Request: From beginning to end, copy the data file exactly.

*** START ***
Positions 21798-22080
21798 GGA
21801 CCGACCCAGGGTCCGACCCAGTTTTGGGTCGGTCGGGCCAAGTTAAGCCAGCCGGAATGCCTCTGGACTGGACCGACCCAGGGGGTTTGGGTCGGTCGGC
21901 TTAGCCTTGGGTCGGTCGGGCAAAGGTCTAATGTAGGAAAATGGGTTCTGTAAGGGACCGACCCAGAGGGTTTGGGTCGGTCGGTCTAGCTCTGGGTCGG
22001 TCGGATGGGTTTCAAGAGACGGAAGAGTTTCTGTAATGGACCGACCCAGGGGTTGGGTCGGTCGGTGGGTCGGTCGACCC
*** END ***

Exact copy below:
Positions 21798-22080
21798 GGA
21801 CCGACCCAGGGTCCGACCCAGTTTTGGGTCGGTCGGGCCAAGTTAAGCCAGCCGGAATGCCTCTGGACTGGACCGACCCAGGGGGTTTGGGTCGGTCGGC
21901 TTAGCCTTGGGTCGGTCGGGCAAAGGTCTAATGTAGGAAAATGGGTTCTGTAAGGGACCGACCCAGAGGGTTTGGGTCGGTCGGTCTAGCTCTGGGTCGG
22001 TCGGATGGGTTTCAAGAGACGGAAGAGTTTCTGTAATGGACCGACCCAGGGGTTGGGTCGGTCGGTGGGTCGGTCGACCC